Today, Scotland goes to the polls.
The pandemic has wrung the country through more social upheaval and dislocation than any other time since Thatcherism, with significant chunks of the economy on ice, hundreds of thousands of people furloughed or laid off, and thousands dead. Unionist parties insist, therefore, that “now is not the time” to think about independence, and that the focus must be on “recovery”, an abstract concept never quantified in any substantial way. And yet the pandemic has seen support for independence rise to its highest ever historic levels, as the UK’s catastrophic response to the virus makes clear how brittle the British state is in responding to acute world-historical crises of the kind represented by Covid-19. Similar surges of interest are happening for Welsh independence and Irish unity at the same time. It is in this context – the interminable crisis of the British state – that, according to polls, the people of Scotland are on track to re-elect the SNP with an historically unprecedented fourth term in office, alongside a significant surge for the Greens.
The current Scottish government, and every government before it, has passed the buck on austerity and shown timidity in tackling elite interest groups such as landowners, the corporate lobby, polluters and private landlords. It has presided over widening social inequality in multiple forms. And yet, in the absence of other autonomous sources of power, our entire movement’s legitimacy rests upon said government’s re-election and electoral prospects. That this is the case is a damning indictment of the left’s failure to engage seriously with the politics of post-2014 Scotland. No matter what happens after the election, it is incumbent on those of us on the radical pro-independence left to build democratic and participatory institutions for building mass power outwith the formal constraints of official party politics. It is also up to us to play our role in organising the working class to fight for real social change, a redistribution of wealth and of power. We should be under no illusions as to how little a standalone SNP government, SNP-Green alliance or even a supposed “supermajority” can do to advance the independence cause against the British state without mass engagement and popular participation.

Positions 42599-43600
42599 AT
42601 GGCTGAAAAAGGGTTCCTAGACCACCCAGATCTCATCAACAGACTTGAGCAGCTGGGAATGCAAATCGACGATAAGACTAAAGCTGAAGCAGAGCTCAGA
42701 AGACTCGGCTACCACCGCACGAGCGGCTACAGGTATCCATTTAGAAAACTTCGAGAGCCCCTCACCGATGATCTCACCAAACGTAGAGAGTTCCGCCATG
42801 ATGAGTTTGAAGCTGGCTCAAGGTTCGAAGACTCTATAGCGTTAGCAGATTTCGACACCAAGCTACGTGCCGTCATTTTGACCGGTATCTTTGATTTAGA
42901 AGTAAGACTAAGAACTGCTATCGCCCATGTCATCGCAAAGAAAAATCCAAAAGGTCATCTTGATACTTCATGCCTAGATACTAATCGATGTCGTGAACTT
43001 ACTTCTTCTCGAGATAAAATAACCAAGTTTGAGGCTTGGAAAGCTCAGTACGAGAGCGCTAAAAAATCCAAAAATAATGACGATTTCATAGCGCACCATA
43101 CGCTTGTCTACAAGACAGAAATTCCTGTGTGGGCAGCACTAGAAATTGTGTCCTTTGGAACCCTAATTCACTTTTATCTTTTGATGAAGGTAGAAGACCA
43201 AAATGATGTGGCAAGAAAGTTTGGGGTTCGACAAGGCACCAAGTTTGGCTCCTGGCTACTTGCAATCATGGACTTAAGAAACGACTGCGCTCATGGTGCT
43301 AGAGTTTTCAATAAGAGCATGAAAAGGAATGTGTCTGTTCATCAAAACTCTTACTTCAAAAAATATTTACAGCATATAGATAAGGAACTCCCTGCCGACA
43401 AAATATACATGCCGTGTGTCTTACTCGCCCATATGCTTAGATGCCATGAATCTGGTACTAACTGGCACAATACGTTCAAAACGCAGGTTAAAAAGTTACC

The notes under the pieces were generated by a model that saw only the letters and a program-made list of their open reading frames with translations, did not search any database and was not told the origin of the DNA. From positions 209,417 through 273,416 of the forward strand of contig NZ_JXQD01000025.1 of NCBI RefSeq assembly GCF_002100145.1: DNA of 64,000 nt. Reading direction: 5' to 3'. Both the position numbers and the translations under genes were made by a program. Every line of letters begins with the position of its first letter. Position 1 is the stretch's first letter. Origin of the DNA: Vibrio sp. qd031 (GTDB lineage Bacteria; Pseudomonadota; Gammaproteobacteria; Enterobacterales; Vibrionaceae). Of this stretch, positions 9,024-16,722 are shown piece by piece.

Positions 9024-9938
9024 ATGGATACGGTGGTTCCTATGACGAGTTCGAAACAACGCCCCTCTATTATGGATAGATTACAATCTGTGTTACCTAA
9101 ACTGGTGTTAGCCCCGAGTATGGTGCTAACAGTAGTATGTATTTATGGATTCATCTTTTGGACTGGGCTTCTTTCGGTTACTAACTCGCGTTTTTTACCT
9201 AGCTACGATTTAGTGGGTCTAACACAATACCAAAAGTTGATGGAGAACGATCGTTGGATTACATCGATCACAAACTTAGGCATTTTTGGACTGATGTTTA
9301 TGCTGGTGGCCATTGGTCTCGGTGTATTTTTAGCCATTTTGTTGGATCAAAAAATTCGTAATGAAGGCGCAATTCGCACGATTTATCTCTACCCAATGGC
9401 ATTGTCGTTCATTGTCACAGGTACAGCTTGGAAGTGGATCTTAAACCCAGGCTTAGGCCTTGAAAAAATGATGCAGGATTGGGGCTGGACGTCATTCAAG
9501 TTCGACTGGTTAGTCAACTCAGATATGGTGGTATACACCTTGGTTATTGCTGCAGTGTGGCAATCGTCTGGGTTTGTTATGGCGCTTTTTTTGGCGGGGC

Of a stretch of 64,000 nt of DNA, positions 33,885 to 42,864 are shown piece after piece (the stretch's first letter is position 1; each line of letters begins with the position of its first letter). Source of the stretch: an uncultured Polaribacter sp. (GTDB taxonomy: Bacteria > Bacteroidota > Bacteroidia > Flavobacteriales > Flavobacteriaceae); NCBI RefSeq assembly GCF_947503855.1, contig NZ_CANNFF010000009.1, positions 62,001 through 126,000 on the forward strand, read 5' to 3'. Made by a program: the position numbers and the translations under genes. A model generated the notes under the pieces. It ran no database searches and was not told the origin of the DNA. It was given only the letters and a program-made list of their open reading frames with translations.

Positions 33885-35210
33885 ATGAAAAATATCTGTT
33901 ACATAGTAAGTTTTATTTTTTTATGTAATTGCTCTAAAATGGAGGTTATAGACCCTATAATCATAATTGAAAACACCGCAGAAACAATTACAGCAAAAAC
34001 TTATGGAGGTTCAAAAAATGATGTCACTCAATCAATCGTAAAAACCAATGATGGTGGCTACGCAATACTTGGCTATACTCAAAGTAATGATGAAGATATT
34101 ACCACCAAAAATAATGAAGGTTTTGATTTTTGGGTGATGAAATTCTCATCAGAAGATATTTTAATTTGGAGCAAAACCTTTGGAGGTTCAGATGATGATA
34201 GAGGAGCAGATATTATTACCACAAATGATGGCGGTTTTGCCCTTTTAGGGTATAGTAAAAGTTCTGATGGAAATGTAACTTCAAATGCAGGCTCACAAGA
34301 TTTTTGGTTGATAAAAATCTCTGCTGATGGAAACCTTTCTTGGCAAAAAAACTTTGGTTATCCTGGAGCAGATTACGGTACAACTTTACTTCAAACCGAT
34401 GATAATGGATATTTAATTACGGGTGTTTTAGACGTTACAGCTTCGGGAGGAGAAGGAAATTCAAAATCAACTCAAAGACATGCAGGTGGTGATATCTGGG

A discourse rooted in a deep cynicism has emerged around the election, from the established unionist media commentariat, parts of the independence movement and even the radical left. They suggest that this election, with its largely predictable outcome is just the pretext for a phony war of position between Bute House and Downing Street, with no possible scope for any kind of popular agency or intervention. Whether or not the SNP is serious about independence, the people who vote for it and give it a popular mandate most certainly are. Democratic exercises like elections, however imperfect and compromised, should have consequences.
Anti-politics is the weapon of choice for all conservative forces in Scottish public life – whether it is the Tories, Labour and Lib Dems telling the people of Scotland that their democratic aspirations must take a back seat to “getting on with the day job”, or the SNP’s insistence that the case for independence is rooted in becoming a “normal country” and “escaping Brexit chaos”. To succumb to the fatalism of believing that the outcome of the election is somehow immaterial, or that the political stakes themselves are fraudulent, is to give in to this very same anti-political worldview. Instead of passively catastrophising Scotland’s electoral sphere as a return to Boris-vs-Nicola pantomime, the pro-independence left must seize upon any parliamentary mandate for an independence referendum as an opportunity to agitate for true popular sovereignty and set about the urgent work needed to build it.